cloning an Observable

Discussion in 'Java' started by Josef Garvi, May 26, 2004.

  1. Josef Garvi

    Josef Garvi Guest

    I have trouble cloning a descendant of Observable.

    I would like to make a deep copy, so I've overridden the clone() method so
    that it clones all fields correctly.

    However, my new clone gets the same observer connections as the original.
    What is worse, if I try to disconnect the observers from my clone by
    writing something like:

    protected Object clone() throws CloneNotSupportedException {
    MyObject cl = (MyObject)super.clone();
    System.out.println("Observers before: " + countObservers());
    cl.deleteObservers();
    System.out.println("Observers after: " + countObservers());
    return cl;
    }

    (the two println commands display the number of observers connected to my
    *original* object)

    ....I lose all the connections from my Observers to my original object as
    well. in other words, the cloned object does not seem to be capable of
    holding an observer list of its own....?
    Any way to get around this?

    TIA

    --
    Josef Garvi

    "Reversing desertification through drought tolerant trees"
    http://www.eden-foundation.org/

    new income - better environment - more food - less poverty
    Josef Garvi, May 26, 2004
    #1
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  2. Josef Garvi wrote:

    > I have trouble cloning a descendant of Observable.
    >
    > I would like to make a deep copy, so I've overridden the clone() method
    > so that it clones all fields correctly.


    Apparently not. Or alternatively, perhaps you prefer an unusual
    definition of "correctly."

    > However, my new clone gets the same observer connections as the original.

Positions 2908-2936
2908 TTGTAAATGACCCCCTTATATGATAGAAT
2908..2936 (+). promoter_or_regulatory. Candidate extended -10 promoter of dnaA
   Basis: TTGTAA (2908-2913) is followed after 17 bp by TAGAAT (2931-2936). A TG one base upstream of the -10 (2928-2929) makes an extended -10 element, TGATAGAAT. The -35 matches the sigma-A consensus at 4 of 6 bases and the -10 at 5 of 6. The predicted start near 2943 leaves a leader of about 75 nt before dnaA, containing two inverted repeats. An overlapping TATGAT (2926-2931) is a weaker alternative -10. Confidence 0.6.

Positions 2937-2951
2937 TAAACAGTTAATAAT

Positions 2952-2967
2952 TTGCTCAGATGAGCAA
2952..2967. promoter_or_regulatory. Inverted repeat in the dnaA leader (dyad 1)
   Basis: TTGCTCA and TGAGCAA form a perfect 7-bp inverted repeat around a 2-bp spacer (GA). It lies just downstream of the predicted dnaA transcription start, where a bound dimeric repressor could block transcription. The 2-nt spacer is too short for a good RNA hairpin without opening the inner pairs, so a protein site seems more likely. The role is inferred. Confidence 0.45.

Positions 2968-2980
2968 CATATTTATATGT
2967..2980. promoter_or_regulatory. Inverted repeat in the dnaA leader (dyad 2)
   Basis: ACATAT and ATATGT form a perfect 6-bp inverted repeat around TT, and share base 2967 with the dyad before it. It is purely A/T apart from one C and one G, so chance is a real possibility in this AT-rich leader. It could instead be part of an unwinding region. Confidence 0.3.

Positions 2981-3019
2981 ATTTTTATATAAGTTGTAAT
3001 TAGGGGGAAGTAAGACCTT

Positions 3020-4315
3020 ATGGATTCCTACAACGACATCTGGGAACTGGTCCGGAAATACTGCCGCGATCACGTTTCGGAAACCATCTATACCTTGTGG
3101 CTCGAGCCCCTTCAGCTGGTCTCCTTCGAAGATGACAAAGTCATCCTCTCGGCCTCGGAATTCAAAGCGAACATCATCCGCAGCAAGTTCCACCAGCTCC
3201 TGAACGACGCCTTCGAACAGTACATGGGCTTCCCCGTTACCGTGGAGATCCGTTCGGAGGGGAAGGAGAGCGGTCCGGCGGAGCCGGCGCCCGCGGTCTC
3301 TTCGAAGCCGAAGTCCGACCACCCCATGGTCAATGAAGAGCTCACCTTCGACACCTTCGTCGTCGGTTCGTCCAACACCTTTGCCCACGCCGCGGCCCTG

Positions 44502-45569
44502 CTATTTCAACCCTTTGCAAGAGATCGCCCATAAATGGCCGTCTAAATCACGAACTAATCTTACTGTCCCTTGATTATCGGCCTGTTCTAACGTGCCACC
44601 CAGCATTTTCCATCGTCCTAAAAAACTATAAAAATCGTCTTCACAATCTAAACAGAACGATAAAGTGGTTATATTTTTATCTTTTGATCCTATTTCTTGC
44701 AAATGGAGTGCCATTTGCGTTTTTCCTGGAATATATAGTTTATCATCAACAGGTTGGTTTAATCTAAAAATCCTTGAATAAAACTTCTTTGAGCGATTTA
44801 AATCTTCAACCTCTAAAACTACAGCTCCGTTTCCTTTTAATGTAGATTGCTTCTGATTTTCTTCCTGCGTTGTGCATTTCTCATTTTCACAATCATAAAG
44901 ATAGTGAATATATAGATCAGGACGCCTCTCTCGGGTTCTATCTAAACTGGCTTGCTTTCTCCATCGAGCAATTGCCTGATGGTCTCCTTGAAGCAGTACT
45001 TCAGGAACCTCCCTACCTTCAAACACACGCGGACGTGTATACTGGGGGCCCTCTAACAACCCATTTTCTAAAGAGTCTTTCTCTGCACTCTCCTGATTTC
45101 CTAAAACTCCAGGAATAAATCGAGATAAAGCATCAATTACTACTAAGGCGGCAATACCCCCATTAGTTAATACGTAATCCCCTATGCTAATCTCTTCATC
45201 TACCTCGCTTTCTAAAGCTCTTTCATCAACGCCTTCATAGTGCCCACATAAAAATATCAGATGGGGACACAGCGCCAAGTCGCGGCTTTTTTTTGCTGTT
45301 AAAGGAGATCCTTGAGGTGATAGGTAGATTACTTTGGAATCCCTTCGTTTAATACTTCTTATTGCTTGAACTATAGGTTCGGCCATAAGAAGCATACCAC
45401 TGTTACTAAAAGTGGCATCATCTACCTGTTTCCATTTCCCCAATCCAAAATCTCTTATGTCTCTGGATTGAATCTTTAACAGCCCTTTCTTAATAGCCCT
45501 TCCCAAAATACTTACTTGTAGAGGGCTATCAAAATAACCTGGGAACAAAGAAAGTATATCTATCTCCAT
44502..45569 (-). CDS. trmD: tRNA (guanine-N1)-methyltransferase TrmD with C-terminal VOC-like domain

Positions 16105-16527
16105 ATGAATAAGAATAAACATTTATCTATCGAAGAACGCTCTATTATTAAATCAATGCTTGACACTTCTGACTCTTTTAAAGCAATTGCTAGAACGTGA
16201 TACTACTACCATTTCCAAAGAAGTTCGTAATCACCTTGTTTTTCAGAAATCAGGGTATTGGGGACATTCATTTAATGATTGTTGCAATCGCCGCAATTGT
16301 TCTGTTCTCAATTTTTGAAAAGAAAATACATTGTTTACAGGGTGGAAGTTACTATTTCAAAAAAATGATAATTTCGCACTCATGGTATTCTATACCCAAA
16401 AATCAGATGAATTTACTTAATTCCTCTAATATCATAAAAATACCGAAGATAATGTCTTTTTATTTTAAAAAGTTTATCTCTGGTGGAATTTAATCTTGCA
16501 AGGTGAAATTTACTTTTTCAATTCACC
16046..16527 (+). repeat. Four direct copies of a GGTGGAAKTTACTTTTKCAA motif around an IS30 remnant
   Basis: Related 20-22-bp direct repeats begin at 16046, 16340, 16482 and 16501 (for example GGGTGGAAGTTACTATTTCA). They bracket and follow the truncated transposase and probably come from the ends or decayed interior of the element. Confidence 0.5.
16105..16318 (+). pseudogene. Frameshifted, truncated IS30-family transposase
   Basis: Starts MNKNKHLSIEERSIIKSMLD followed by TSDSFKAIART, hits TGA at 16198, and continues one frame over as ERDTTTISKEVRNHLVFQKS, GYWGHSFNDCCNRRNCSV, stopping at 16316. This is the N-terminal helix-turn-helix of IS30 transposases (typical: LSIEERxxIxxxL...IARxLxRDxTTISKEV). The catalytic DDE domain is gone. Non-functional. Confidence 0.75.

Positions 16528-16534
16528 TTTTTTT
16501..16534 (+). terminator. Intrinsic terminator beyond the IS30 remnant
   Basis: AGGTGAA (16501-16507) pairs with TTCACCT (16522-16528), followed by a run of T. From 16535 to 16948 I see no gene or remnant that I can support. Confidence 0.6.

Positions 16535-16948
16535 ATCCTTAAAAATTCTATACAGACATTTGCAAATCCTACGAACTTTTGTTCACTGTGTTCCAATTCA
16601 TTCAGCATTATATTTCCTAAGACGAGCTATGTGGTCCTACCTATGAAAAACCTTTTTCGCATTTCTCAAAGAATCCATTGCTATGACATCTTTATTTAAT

> What is worse, if I try to disconnect the observers from my clone by
    > writing something like:
    >
    > protected Object clone() throws CloneNotSupportedException {
    > MyObject cl = (MyObject)super.clone();
    > System.out.println("Observers before: " + countObservers());
    > cl.deleteObservers();
    > System.out.println("Observers after: " + countObservers());
    > return cl;
    > }
    >
    > (the two println commands display the number of observers connected to
    > my *original* object)
    >
    > ...I lose all the connections from my Observers to my original object as
    > well. in other words, the cloned object does not seem to be capable of
    > holding an observer list of its own....?


    Your clone is sharing its observer list with the original. This is
    happening because during the cloning process, the reference to this
    object was copied from the original into the clone. Instead you want
    the clone to get its own object.

    > Any way to get around this?


    Your clone() method is wrong. Without studying the matter, I cannot say
    for certain whether it is even possible to write a correct one in a case
    such as this. Considering that you do not want the clone to receive the
    observers of the original, it may be that you are pursuing a suboptimal
    strategy in the first place -- if you explain the bigger picture then
    you might get some apropos suggestions.


    John Bollinger
    John C. Bollinger, May 26, 2004
    #2
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  3. Josef Garvi

    Josef Garvi Guest

    John C. Bollinger wrote:


    >> I would like to make a deep copy, so I've overridden the clone()
    >> method so that it clones all fields correctly.

    >
    >
    > Apparently not. Or alternatively, perhaps you prefer an unusual
    > definition of "correctly."